We ran out of an aid station at the same time around halfway through the Vermont 50 in 2011. We shared a happy short conversation and I remember your positivity and springy energy. Then you said something like “have a great day” and politely left me in the dust never to be seen again! It was awesome, and I’ve had other wonderful small chats with other runners in races since, but I still remember the impression you made then. It mattered! We do indeed all matter, and I’m thankful to iRunFar that we can see how small our community is and how many of us are helping one another do better out there!

  12. DJT

    All the “pro” ultra runners should end their running retreat camps or would that impact their bottom line. And Salomon or Patagonia for example can take the lead and stop producing a new line of gear every year. People only do stuff that is convenient for themselves. Maybe Kilian doesn’t need someone following him around taking pictures of himself.

    1. Kilian Jornet Burgada

      The pictures thing is interesting. normally all the pictures I take/post are “selfie” I put the camera somewere and timmer. And for the photoshootings we’re working more and more on taking local photographers instead of make photographers traveling. Companies and races should also stop helicopter following, now with the dron technology it is a non sense (other than rescue). The great thing is if we analize all our activities and aspects of our life we can find things to do better, and social media (or this blogs / comments) can be a great ressource of inspiration and a place to take ideas on specifics things to do.

  13. Scott Reeves

    Amazed with the number of people who actually linked to my blog and apparently looked around. That tells me this group is open and looking for the real facts.

    Stay warm, pick up your trash and hopefully breathe easy.


  14. Pete

    Humans are inherently nomadic. We want to seek out, explore, see new things. Trail running amplifies our curiosities about the world 100X, especially fueled by social media where we see athletes in stunning locations pursuing FKT’s, races, sponsor obligations, camps, etc. As an example, one elite athlete has been on four separate round trip flights this month, as part of the journey of pursuing a career in the world of ultra running. Can we fault them? With his enormous accomplishments and almost assured lifelong Salomon backing, Killian can hang back now and reduce his travel but what about all the runners trying to get their first sponsorship contract or attempting to maintain the sponsors that they already have? Their only strategy is to get out there and prove themselves with results and it usually involves getting away from their backyards. We’re seeing more athletes now rationalizing their travels with carbon credits but this practice has questionable results and may just be a feel-good exercise. Finally, for those criticizing the travel impact of running camps, the majority of them are run by athletes who are past their competition prime and are attempting to maintain a living in the sport that they love. I hope we don’t get to the point where such activities get publicly shamed. There are not easy answers with these issues in a sport that has a deep foundation of exploring and experiencing the beauty of our planet.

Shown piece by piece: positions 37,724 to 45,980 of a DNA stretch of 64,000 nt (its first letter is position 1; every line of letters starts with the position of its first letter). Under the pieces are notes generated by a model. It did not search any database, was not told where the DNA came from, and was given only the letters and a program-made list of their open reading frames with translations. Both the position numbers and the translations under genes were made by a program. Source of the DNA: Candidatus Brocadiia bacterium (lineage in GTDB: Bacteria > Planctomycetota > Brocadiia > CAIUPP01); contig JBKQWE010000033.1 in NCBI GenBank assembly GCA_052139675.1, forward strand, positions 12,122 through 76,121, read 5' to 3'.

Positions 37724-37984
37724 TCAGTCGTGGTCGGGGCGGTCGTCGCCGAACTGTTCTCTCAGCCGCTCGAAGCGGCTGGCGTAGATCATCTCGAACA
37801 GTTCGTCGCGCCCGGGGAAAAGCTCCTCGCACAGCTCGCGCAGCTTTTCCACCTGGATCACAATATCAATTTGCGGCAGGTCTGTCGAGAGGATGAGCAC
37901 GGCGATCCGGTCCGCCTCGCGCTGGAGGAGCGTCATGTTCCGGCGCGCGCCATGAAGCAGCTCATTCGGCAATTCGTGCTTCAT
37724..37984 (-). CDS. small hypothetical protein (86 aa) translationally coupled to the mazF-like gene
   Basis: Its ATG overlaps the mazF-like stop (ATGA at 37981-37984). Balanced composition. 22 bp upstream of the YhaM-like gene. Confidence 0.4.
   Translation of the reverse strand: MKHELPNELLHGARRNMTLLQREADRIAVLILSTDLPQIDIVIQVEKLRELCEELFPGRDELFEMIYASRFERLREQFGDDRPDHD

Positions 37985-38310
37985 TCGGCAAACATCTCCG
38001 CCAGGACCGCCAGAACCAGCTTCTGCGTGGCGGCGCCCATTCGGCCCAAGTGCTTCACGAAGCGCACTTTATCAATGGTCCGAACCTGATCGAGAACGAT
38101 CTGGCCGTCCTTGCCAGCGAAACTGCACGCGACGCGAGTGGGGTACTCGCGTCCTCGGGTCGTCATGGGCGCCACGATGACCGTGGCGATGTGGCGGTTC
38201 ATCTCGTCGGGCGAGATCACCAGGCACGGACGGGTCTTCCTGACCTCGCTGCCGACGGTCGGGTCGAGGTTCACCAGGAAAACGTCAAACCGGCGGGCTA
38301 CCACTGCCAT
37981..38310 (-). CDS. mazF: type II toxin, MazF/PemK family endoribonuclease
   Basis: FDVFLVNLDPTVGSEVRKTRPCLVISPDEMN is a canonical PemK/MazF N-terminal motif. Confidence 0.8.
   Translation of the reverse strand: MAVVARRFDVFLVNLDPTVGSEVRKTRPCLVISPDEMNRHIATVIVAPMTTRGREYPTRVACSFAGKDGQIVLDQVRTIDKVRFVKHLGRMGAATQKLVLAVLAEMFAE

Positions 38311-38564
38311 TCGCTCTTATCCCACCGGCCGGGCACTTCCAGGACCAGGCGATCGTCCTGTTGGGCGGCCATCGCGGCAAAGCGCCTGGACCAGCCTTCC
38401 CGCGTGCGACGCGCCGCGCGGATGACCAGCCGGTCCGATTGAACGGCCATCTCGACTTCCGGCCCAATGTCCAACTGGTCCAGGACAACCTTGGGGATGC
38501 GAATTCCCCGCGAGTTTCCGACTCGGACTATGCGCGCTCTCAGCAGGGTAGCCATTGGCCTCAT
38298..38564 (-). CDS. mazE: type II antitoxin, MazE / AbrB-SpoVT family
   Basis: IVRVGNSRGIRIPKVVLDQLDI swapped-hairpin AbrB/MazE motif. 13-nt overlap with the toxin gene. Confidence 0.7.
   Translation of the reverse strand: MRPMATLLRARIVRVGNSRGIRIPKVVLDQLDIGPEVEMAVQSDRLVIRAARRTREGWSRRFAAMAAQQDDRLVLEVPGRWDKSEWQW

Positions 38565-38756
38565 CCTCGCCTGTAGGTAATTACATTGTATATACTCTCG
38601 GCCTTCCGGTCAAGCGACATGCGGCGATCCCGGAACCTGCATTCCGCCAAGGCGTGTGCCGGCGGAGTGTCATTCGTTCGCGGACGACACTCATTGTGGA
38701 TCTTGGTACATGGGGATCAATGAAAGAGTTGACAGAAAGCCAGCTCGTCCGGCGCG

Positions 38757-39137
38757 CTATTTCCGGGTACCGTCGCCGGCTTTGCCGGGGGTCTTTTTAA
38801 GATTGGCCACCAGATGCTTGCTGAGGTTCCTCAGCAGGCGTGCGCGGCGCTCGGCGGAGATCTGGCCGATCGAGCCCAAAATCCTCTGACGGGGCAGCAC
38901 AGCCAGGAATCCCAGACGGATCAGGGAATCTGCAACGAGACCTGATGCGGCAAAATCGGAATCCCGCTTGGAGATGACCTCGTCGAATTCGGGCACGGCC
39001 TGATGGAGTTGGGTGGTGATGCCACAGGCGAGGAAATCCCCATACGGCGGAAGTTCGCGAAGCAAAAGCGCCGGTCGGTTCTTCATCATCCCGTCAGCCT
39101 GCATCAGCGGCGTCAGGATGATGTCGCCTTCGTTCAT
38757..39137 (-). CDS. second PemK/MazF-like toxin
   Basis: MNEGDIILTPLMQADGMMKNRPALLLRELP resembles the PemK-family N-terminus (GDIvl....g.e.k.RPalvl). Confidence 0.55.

1. Meghan Hicks


      I really loved your thoughts about not wanting athletes to be publicly shamed for the activities they choose or choose not to do. There are a number of reasons that I think this is important.

      First, it’s just plain a deconstructive approach to an important conversation. We need as many people to come to the table as possible in whatever way we can and are able. I can 100% say that public shaming causes some athletes to walk entirely away from the conversation/be afraid of taking any action. I’ve seen it and I’ve heard a number of athletes speak about it.

      Second, what Damian Hall said in this article about us living imperfectly in an imperfect system is dead on. Certainly we should be able to agree that someone trying imperfectly is far better than someone not trying at all.

      I also don’t think any of us could claim to know what an athlete is up to exactly or what layer in the system they are working on. As said by both Kilian Jornet and Damian in this article, systemic change is needed, and there are many athletes who are currently working on the system level, trying to turn the wheels of change in places much higher up than their self alone. And to do so requires some environmental impact. In other words, sometimes making a smaller negative impact to influence toward a larger positive one is part of the process.

      Finally, I can’t emphasize enough the importance of what our community does to help get people outside and experiencing the outdoors. We cannot expect people who don’t spend time outside to develop a love for the outdoors, and it is the love of the outdoors which inspires humans into action to care for it. You can’t skip a layer in this relationship-development process. Getting people safely and happily outdoors, into races or camps or similar, which carries some environmental impact, is part of the process of building a community who loves and therefore advocates for our natural places. Of course, we can often improve upon the process by which we do this to have lesser impact.